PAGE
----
Everything About Database Migrations

This document contains information on what you need to know about Django Migrations in the Open edX platform.  If you are unfamiliar with database migrations, or, specifically, Django migrations, please read the reference documentation.  Django does a good job of abstracting away what's behind the scenes when you run "./manage.py makemigrations" and "./manage.py migrate"- understanding what happens during these operations is extremely useful.

Reference documentation

When in doubt

If you have non-trivial migrations to apply, or if two non-local environments (e.g. stage and production) have different migration states, describe your situation in the #django Slack channel and go talk to the Ops team before doing anything else.  Similarly, migrations can become complicated when two different people create two different migrations around the same time.  When in doubt, post in #django and talk to Ops.

Don't revert code that includes migrations, don't change old migrations.

Django migrations should be considered "applied" as soon as they land on master of a repo. Missing ( ghost ) migrations cause problems for Django, and require manual intervention to fix.  Fix forward on migrations. Be sure to properly consider all the points below so that you're less likely to want to delete or change a migration.  If you do delete a migration, or revert a commit that contains a migration, follow this guide to communicating with the organization and the community: How to revert a migration from master.  Also, you should never roll back migrations (manually) without rolling back the code that relies on them.

If you still think you need to change old migrations, and you want to verify that there isn't an alternative, see the "When in doubt" section.

Don't change the parent of a migration

Along the same lines of a migration being considered "applied" once merged into master, you should never change the dependencies of a migration once it has landed on master.  It will cause real problems and probably downtime for which environment it is deployed to.  When you create new migrations in a feature branch, you want those to be the most recent migrations when you merge into master.  Using an analogy to git, you always want your new migrations to be at the "HEAD" of the migration history in your app.

Deployment and backward-compatible migrations

Here at edX, we use the blue-green deployment method. The important detail about this deployment method is that, for some period of time, traffic is going to both the old code and new code. That detail is especially important when deploying database migrations that alter database columns and tables in a manner that is not backward-compatible with the previous release.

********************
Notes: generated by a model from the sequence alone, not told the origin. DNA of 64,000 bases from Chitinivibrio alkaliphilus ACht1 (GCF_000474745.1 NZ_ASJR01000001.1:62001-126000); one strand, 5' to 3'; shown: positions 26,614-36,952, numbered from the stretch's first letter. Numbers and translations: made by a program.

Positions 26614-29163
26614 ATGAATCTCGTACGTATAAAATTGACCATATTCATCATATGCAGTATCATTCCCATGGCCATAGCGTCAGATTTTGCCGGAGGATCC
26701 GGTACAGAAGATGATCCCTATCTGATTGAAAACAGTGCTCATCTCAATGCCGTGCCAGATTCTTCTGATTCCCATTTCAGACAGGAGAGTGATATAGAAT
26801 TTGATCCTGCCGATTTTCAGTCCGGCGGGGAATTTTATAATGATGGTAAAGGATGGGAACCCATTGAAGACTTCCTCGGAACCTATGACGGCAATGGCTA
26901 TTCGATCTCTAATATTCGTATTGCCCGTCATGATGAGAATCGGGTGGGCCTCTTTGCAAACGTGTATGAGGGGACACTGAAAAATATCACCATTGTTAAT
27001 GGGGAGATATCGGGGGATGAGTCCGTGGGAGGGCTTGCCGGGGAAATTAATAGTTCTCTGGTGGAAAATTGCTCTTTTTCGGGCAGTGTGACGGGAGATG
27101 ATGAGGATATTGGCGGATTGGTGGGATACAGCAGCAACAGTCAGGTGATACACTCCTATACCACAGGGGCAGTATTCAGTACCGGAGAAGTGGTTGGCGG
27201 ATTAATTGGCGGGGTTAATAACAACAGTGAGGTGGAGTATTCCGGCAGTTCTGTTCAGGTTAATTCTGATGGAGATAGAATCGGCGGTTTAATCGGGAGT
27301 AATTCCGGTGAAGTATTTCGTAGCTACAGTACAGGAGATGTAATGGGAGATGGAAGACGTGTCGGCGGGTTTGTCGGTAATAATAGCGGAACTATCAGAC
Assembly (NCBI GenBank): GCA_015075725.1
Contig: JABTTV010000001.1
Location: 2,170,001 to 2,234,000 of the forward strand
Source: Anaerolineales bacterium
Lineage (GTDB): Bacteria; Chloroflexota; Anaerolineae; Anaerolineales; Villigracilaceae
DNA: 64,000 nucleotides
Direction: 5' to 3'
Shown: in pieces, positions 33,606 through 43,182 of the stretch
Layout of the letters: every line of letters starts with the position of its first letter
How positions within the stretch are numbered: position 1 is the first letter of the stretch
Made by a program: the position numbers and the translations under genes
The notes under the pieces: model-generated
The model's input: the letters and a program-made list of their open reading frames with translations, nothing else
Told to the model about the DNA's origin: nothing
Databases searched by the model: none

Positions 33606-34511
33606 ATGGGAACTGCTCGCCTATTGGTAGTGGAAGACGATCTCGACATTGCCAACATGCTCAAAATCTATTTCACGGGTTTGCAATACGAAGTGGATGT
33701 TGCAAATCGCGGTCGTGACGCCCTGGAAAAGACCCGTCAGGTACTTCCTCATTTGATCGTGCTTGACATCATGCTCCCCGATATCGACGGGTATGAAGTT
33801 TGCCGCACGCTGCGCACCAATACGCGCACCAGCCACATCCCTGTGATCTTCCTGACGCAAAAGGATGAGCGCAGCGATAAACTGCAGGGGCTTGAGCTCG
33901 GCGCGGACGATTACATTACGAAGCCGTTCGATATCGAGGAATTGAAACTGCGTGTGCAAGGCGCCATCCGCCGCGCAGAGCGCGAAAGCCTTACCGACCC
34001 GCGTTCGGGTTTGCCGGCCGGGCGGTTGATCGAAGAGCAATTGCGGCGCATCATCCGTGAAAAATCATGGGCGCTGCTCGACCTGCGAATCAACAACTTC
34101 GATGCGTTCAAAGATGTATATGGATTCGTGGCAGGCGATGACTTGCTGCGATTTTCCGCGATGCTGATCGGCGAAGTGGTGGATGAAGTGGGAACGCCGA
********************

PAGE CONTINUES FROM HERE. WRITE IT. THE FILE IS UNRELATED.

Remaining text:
Let's go through a couple examples with our user table, auth_user. It has a few different columns, but we'll use the full_name column for the examples.

Say we decide to change the column's name from full_name (with an underscore) to fullname (no underscore). Our code in production is using full_name. When it's time to deploy this new release, we simply generate a migration and deploy it. Since we are using blue-green deployments, our old code is still looking for the original column name, full_name. However, the new deployment changed the name to fullname, so the original code starts failing.

Instead of renaming the column, say we delete it completely. Again, the database is modified when we deploy, and the original code that is still running will fail.

Because we operate in an environment where new and old code are running simultaneously against the same database, new code must always be compatible with the older database schema. Newer deployments can add tables and columns, but neither can be deleted unless the old code is no longer referencing the deleted tables or columns.

How to drop a column

TWO releases:

  1. Remove all usages of the column, including updating the model to not refer to the field/column anymore (i.e. Model field must be removed in this step)
  2. Drop the column (with a migration).

Returning to our example with the auth_user table. If we still want to drop the full_name column, we should do the following:

  1. Remove every usage of the full_name column in our codebase. Release that change to production, and ensure older code is no longer running. (We once had a stale ASG in production a few hours after a release, and it caused a few issues when we dropped a column.)